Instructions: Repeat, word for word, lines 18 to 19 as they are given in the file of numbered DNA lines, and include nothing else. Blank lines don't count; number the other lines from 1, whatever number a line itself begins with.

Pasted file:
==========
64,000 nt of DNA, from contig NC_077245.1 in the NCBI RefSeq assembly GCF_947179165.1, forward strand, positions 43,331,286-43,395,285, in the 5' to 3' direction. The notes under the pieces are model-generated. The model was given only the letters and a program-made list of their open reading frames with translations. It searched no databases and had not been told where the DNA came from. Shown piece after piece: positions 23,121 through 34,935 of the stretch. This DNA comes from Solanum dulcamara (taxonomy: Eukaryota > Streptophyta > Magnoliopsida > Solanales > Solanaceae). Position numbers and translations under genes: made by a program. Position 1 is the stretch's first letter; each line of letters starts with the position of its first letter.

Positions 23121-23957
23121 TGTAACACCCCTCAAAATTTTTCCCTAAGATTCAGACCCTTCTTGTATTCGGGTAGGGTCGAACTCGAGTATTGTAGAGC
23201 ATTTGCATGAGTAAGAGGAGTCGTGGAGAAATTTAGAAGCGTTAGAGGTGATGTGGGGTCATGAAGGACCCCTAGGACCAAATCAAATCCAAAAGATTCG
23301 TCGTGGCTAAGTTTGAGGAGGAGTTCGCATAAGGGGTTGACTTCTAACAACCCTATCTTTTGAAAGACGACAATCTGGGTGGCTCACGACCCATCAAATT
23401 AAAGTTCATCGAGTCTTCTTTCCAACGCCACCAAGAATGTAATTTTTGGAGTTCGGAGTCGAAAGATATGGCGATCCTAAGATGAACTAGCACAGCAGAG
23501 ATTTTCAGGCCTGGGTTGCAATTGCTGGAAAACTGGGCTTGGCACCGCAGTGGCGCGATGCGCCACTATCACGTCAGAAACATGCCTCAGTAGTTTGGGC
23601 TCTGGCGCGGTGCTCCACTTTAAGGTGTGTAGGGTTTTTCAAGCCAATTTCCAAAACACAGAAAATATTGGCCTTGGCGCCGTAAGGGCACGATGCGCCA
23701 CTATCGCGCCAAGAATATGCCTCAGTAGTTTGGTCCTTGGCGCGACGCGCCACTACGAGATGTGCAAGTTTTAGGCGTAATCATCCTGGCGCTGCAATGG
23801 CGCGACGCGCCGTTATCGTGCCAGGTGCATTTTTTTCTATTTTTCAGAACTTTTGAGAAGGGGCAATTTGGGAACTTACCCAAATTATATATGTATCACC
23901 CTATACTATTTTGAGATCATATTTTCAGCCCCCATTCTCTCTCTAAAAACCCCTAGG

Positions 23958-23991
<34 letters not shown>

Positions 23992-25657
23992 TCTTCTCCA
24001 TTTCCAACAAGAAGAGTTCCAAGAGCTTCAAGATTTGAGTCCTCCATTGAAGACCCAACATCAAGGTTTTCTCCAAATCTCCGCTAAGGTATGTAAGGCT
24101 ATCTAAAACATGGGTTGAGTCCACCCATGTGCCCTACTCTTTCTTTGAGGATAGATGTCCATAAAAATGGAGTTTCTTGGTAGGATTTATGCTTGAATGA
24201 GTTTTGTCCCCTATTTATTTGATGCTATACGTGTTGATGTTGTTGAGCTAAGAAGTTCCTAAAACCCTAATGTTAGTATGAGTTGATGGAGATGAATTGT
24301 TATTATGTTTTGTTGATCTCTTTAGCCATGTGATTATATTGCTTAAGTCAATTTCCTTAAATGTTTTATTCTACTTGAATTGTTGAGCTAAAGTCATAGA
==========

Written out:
24201 GTTTTGTCCCCTATTTATTTGATGCTATACGTGTTGATGTTGTTGAGCTAAGAAGTTCCTAAAACCCTAATGTTAGTATGAGTTGATGGAGATGAATTGT
24301 TATTATGTTTTGTTGATCTCTTTAGCCATGTGATTATATTGCTTAAGTCAATTTCCTTAAATGTTTTATTCTACTTGAATTGTTGAGCTAAAGTCATAGA